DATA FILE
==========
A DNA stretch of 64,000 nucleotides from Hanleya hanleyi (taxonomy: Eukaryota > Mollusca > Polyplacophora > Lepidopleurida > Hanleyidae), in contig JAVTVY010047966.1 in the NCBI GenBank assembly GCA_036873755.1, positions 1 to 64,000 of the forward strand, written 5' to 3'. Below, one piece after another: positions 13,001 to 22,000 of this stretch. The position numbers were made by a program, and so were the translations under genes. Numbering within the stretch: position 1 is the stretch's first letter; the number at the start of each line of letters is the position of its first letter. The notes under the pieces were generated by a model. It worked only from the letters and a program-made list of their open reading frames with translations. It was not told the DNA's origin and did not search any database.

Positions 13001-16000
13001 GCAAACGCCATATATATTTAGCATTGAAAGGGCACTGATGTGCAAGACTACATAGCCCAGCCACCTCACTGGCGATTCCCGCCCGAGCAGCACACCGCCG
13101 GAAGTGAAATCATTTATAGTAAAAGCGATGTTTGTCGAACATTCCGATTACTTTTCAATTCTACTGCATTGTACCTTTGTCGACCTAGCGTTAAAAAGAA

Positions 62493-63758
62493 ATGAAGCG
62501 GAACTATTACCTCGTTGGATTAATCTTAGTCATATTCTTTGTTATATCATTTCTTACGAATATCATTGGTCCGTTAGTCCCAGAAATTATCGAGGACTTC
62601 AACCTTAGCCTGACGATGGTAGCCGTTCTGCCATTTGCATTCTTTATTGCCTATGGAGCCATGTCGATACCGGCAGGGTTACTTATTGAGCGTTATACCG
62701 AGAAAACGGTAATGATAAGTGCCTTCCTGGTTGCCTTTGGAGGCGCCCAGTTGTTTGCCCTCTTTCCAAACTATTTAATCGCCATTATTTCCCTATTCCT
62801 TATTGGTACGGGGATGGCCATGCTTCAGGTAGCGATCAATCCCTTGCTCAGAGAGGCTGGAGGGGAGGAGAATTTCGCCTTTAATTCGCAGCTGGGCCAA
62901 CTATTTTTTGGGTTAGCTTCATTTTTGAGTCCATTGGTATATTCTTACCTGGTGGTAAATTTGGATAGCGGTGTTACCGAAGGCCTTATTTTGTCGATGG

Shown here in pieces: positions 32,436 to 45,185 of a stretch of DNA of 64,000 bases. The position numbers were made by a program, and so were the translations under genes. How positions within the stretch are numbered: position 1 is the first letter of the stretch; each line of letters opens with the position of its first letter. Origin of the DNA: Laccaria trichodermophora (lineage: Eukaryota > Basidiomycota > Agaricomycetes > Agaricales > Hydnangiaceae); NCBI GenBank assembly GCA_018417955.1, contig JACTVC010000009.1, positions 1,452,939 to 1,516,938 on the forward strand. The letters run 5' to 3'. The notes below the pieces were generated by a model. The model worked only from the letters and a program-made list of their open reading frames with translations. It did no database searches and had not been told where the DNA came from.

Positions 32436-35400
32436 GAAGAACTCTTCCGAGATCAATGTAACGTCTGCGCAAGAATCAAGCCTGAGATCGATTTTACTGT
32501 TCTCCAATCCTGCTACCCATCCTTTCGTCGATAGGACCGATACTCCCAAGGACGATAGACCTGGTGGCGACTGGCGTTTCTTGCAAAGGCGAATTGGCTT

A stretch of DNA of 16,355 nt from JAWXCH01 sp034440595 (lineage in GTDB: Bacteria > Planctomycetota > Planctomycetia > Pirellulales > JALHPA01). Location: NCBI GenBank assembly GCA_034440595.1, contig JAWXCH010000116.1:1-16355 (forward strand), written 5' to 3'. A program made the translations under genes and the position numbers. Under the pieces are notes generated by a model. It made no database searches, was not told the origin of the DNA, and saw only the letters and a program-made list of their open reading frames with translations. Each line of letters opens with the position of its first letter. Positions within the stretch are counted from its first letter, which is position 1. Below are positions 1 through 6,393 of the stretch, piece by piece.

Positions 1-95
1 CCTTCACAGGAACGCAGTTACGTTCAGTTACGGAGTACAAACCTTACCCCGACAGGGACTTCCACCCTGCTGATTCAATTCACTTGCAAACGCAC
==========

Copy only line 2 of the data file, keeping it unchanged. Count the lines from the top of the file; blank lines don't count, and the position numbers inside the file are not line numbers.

Positions 13001-16000